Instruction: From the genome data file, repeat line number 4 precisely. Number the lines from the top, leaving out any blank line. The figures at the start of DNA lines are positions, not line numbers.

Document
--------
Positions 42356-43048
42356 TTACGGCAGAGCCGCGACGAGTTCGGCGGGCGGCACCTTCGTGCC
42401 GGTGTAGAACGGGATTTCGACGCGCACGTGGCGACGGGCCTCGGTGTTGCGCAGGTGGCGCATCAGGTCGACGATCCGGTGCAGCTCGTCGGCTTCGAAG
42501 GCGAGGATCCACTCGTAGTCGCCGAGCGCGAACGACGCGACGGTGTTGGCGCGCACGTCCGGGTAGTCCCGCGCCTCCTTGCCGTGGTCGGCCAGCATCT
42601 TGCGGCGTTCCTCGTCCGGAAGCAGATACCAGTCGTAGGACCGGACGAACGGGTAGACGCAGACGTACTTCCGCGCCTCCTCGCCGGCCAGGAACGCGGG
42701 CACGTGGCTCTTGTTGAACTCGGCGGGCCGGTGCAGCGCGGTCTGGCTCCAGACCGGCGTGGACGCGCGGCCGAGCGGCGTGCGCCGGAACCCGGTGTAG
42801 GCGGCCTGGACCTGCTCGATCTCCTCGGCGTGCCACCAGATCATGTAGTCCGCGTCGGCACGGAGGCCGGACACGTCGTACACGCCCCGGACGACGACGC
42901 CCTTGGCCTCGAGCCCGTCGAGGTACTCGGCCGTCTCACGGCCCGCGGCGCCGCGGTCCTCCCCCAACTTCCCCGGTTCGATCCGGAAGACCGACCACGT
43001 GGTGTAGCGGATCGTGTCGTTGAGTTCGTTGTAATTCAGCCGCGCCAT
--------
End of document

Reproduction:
42501 GCGAGGATCCACTCGTAGTCGCCGAGCGCGAACGACGCGACGGTGTTGGCGCGCACGTCCGGGTAGTCCCGCGCCTCCTTGCCGTGGTCGGCCAGCATCT